January 15, 2018
A few years ago I decided to take my wife and teenage children on a European tour. I was of the opinion that I would not like the experience, but agreed to go because of pressure from my spouse and children. Typically my family prefers to go at their own pace and this tour was anything but flexible. However, soon after starting the tour I found that the tour director was excellent at setting clear parameters and expectations, such as, “The bus leaves from the hotel at 8:00 am sharp if you are not on the bus good luck finding your own way to the next city!” Even though the tour guide was very directive, I found that it eliminated all the debates about where to go and when to leave. The typical family trip always put me in the middle of trying to decide what to do, but on the tour bus, I could just sit back and follow the rules.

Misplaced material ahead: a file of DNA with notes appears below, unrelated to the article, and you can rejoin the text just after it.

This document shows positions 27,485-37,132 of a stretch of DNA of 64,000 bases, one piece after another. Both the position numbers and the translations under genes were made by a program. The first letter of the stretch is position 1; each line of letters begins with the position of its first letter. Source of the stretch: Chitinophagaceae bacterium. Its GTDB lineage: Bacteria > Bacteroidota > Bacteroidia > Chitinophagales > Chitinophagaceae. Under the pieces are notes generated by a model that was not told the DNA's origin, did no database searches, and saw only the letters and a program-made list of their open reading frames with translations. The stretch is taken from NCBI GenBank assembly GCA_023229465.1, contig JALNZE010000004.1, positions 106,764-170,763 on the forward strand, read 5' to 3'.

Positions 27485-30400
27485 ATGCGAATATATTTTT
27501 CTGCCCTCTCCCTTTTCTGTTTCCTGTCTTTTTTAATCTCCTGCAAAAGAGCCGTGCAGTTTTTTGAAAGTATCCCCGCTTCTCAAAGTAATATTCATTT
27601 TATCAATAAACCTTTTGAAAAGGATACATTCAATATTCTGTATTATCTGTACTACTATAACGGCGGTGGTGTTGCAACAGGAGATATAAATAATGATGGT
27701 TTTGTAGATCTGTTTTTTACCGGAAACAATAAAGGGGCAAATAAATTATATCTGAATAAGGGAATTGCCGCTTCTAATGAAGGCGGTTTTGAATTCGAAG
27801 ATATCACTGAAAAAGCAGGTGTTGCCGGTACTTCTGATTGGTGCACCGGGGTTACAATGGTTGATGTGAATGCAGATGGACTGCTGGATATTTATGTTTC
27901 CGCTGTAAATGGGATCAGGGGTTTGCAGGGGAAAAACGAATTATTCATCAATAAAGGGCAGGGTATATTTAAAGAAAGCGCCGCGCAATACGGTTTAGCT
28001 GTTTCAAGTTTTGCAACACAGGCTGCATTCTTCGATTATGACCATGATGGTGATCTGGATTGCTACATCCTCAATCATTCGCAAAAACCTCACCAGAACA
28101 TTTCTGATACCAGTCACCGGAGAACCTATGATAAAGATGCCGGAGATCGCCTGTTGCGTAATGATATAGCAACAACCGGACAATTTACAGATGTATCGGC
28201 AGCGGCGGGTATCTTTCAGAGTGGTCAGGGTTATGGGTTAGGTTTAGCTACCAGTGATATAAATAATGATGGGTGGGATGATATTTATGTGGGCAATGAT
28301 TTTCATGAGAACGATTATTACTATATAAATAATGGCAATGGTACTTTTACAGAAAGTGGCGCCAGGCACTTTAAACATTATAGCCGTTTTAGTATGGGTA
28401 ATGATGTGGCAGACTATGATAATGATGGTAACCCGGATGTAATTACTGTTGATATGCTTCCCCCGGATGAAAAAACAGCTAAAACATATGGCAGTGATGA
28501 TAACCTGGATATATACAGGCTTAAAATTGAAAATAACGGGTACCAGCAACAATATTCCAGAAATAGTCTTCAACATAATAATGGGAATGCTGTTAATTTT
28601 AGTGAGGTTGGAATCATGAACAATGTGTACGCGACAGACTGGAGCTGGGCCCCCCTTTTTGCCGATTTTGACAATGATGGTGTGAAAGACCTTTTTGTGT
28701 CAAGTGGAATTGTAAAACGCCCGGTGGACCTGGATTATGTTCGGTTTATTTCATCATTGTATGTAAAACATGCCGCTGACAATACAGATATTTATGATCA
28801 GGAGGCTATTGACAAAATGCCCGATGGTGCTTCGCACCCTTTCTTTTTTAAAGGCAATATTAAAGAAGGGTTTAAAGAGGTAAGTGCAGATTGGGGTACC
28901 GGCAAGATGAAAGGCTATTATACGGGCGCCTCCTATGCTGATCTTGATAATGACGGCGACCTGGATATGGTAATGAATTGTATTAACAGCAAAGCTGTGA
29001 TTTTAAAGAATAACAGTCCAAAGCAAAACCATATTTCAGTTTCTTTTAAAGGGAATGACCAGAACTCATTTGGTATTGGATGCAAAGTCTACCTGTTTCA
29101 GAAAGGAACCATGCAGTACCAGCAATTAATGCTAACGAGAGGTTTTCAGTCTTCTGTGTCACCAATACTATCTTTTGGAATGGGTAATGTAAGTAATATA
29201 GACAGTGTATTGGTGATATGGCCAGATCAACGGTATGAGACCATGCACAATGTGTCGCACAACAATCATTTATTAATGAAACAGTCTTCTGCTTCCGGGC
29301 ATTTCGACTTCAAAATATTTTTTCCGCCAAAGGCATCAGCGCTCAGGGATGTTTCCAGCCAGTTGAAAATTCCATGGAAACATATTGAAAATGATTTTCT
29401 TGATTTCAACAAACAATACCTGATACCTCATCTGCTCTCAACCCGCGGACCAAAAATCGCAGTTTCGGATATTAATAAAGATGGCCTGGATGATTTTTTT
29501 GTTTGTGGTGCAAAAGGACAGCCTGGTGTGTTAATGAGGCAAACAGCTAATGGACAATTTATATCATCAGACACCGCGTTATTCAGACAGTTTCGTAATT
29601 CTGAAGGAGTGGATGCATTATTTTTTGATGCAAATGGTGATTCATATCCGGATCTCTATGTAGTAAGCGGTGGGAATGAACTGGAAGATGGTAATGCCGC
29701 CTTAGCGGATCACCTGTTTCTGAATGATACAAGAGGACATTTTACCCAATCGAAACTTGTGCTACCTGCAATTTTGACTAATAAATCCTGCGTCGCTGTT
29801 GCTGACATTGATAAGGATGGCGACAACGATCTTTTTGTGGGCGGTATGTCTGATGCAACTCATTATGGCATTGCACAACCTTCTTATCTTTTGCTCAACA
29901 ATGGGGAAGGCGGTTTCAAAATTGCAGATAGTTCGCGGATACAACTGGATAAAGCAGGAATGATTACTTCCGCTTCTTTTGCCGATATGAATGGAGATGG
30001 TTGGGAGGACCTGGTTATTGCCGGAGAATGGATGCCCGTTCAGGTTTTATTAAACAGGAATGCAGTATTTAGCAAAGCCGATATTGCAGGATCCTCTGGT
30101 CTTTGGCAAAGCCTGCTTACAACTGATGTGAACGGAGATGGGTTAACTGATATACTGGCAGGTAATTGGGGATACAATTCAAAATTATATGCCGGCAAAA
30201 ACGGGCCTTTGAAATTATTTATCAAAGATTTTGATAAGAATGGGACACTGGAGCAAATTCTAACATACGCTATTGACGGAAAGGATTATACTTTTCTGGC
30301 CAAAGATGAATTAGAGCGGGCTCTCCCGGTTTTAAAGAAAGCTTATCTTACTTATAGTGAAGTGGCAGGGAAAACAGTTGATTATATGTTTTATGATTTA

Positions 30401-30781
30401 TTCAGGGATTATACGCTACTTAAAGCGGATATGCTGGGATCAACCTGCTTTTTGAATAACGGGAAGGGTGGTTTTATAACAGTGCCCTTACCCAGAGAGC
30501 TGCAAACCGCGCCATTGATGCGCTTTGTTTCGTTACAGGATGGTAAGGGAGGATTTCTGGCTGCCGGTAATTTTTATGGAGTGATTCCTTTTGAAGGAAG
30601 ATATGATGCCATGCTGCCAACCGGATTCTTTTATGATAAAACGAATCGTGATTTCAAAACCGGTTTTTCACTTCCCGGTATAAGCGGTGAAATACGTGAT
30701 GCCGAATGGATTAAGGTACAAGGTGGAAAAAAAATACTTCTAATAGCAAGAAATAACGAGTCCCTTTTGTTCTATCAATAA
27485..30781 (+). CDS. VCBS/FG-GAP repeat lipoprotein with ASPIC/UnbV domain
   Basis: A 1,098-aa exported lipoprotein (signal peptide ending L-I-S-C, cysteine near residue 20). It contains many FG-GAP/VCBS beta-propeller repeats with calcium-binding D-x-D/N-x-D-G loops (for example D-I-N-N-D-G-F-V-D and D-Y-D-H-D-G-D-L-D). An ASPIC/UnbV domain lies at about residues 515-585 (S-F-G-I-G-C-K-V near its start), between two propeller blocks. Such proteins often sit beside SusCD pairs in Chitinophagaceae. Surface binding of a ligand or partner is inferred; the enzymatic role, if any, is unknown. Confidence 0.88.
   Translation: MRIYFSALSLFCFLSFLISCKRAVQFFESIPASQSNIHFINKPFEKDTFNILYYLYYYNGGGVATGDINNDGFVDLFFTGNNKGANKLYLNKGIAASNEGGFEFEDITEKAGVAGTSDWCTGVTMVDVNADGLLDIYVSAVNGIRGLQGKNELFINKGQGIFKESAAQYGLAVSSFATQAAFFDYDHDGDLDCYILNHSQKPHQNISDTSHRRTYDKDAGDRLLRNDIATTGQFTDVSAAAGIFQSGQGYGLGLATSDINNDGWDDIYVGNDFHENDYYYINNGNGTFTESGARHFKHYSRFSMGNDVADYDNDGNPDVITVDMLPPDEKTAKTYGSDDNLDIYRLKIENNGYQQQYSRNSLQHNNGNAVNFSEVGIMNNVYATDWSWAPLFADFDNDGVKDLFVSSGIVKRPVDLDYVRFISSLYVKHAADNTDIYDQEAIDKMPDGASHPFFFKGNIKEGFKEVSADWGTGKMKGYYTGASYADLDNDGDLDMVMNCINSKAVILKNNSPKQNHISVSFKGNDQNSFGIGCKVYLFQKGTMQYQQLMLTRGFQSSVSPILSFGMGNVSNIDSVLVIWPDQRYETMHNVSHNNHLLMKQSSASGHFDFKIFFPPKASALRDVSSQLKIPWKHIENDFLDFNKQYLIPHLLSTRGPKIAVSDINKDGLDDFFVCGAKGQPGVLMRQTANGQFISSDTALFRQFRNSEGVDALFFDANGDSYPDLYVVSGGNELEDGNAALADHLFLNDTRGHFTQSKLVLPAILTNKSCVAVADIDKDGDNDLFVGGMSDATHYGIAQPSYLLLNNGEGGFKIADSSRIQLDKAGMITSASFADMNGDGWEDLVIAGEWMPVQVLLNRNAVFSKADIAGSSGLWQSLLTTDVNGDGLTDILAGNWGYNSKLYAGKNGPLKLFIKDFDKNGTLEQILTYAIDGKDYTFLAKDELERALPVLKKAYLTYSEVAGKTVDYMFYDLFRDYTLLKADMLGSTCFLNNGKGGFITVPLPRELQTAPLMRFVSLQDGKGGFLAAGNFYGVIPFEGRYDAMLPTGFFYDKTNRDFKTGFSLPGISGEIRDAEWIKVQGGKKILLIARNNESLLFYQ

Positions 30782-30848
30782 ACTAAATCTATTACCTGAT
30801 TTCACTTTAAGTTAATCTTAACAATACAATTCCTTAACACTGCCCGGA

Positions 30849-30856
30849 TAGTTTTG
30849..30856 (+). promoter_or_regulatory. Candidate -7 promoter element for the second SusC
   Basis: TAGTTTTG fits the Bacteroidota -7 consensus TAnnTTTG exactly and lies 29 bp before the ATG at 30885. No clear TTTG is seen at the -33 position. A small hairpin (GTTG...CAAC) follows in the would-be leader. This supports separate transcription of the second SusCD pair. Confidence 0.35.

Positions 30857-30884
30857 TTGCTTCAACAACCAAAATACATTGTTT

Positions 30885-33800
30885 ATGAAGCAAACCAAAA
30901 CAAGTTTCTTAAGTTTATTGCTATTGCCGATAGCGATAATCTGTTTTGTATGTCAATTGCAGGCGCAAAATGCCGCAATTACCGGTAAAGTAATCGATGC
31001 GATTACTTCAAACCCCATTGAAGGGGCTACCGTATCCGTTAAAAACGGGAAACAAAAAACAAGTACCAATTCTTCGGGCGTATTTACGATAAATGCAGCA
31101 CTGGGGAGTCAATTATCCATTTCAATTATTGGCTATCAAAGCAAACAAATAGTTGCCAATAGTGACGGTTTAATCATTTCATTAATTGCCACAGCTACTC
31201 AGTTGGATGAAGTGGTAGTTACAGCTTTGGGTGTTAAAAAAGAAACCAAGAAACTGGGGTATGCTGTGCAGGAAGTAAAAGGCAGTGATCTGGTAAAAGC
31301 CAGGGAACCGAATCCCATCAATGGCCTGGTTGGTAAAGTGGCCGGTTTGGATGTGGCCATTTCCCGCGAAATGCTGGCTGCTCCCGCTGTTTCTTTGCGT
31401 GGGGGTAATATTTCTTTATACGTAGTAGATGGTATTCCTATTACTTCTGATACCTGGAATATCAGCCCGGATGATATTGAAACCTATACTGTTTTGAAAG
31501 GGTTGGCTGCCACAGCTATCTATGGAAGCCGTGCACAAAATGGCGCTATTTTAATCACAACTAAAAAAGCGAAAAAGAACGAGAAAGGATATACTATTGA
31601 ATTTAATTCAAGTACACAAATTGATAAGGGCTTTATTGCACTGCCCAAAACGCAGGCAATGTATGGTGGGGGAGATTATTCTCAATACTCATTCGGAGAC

On another occasion, I was helping my son with a school report. We did a web search for the highest mountain in Utah. A picture came up of Kings Peak, which rises 13,500 feet above sea level. As my son looked at the picture he said, “Wouldn’t it be cool to climb to the top of that mountain.” Hearing my son’s enthusiasm, I thought, “This would be a great opportunity to make a memory and one that would never be forgotten.” I suggested the hike to his scout troop and every person decided to participate. Preparation for the hike was intense; this mountain is in a remote wilderness area and required a four-day, 45-mile round trip hike. To prepare, two shorter hikes were organized. Finally, the time for the hike arrived. The hike was difficult; there were blisters, muscle aches, and exhaustion. The final climb to the peak was very steep over broken rocks, but that vision I had of my son and I sitting on the top of the peak propelled me up the mountain.